Advantages of this approach include the fact that the system is designed before implementation begins, which means that the team get a picture of what will be developed and a more solid foundation to stand on. Designing up front, before implementation, can lead to positive effects, since the customer’s and end-users’ needs and goals have already been identified which have a positive impact on the end result. Other advantages are that the interaction design that is created is cost effective when the produced prototypes, in contrast to the code, is relatively easy to be revised and amended subsequently. It is always easier and cheaper to reject a proposal made visually with Adobe Fireworks, Mockups or Visio, rather than changing the code later.
A challenge of designing up front is related to the changes that may occur during the course of development. The requirements could simply be changed during the agile process so that the design, in turn, may need to change depending on the size of the change. This leads to the important question of how much of the system that should actually designed up-front. One proposal is that the design should not be completed to 100%, but maybe up to 70% – 80%, allowing for amendments during the sprints where details such as color options for buttons and small design changes can be modified during the sprints.
Another challenge with this approach is that interaction design itself is not just about concrete design work but involves close collaboration with various stakeholders, including end users, product owners and requirements analysts. To create usable interface design and behavioral design using this approach requires information from various stakeholders and is necessary in order to minimize the risk that the “wrong” design is created which in turn do more harm than good in the development project. This requires that a relatively large amount of time be allocated for this work, which is not always possible.
In this case, the interaction designer is initially largely shielded from the team. When the development commences and design is largely created, the interaction designer becomes a part of the team and provides support to the developers and is responsible for the creation of new design revisions.
Interaction design and agile development as one process is a strategy in which interaction design and agile development together jointly form a process. The approach is that the activities performed by an interaction designer are carried out alongside the agile development activities. The design is created during the sprints and is an approach in which design grows in relation to how much is implemented, that is a kind of evolutionary design. The design created in this case, unlike the design up-front strategy, is limited in that usually, only what is going to be implemented for the next one to two sprints forward is designed at the same time as what was last implemented is being evaluated.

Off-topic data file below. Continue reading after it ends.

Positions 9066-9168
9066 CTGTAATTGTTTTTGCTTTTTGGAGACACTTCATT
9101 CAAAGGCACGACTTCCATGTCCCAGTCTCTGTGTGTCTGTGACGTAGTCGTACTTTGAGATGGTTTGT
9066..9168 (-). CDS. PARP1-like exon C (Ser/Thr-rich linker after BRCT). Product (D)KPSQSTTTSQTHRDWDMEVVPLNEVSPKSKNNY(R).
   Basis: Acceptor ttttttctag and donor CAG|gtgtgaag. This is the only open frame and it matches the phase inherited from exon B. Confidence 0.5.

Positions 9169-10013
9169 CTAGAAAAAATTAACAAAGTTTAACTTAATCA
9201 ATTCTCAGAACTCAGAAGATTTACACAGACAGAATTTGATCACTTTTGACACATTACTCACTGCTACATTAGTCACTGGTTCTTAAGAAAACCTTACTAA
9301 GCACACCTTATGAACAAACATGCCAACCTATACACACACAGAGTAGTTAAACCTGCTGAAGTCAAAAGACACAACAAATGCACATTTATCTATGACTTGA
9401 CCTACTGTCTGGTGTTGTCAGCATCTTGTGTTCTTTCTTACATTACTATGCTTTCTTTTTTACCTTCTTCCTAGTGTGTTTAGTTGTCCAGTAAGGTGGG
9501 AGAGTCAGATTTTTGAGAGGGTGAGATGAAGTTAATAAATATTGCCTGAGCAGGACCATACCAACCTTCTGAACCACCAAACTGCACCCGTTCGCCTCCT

As previously described, this is a challenge because the process of creating interaction design can be seen as a bottleneck in the process. The solution and the trick to success with this is that interaction designer must be ahead of development. He/she needs to cover what is to be developed, for example in the next two sprints. It may be that during sprint #3 developers are working with implementing the design that the designer created in sprint 1 and 2. The Interaction Designer in turn creates interactions for sprint #4 and #5.
In this case, as in the previous strategy, it is important that the design created is not trying to cover 100% of the future sprints. This is to allow for amendments given that changes may occur.
Even in this case, the interaction design process involves more tasks than merely practical design. It is important that the interaction designer in some way evaluates the created solutions and gets feedback from both the product owner and also the end users. This can be done by means of usability tests based on prototypes, which is a very effective method for identifying potential usability problems. This is of course directly related to length of the sprints – if the sprints are short, it can be very short on time to perform these types of tests.
In this case, the interaction designer becomes a natural part of the Agile team and is an available resource that provides support for the team.
Regardless of the strategy and approach used to introduce interaction design in agile projects, this will almost certainly add value in the form of the desired effects. There is much one could write about the subject in question, and this article has more or less only touched the surface of what could be done. Adapting interaction design in agile projects is not easy because of various challenges. What is noticeable with agile development projects is the strength of focusing on the team and the team cooperation in order to build highly usable systems. If you add another instance to the team in the form of an interaction designer and overcome these challenges, it is much more likely that the system created will become even more usable.
There are strong parallels between the integration of the test role in agile projects and interaction design in agile projects. For example, historically there has been an organizational boundary between development and testing with different departments, but these organizational boundaries have begun to blur as test and development is planned and carried out in close relationship. In Scrum projects, this is clearly where the testers are scattered in the development team responsible for ensuring that the software is developed and tested. Methods such as Scrum have introduced close cooperation between developers and testers. Exactly the same is true for the interaction design and agile development.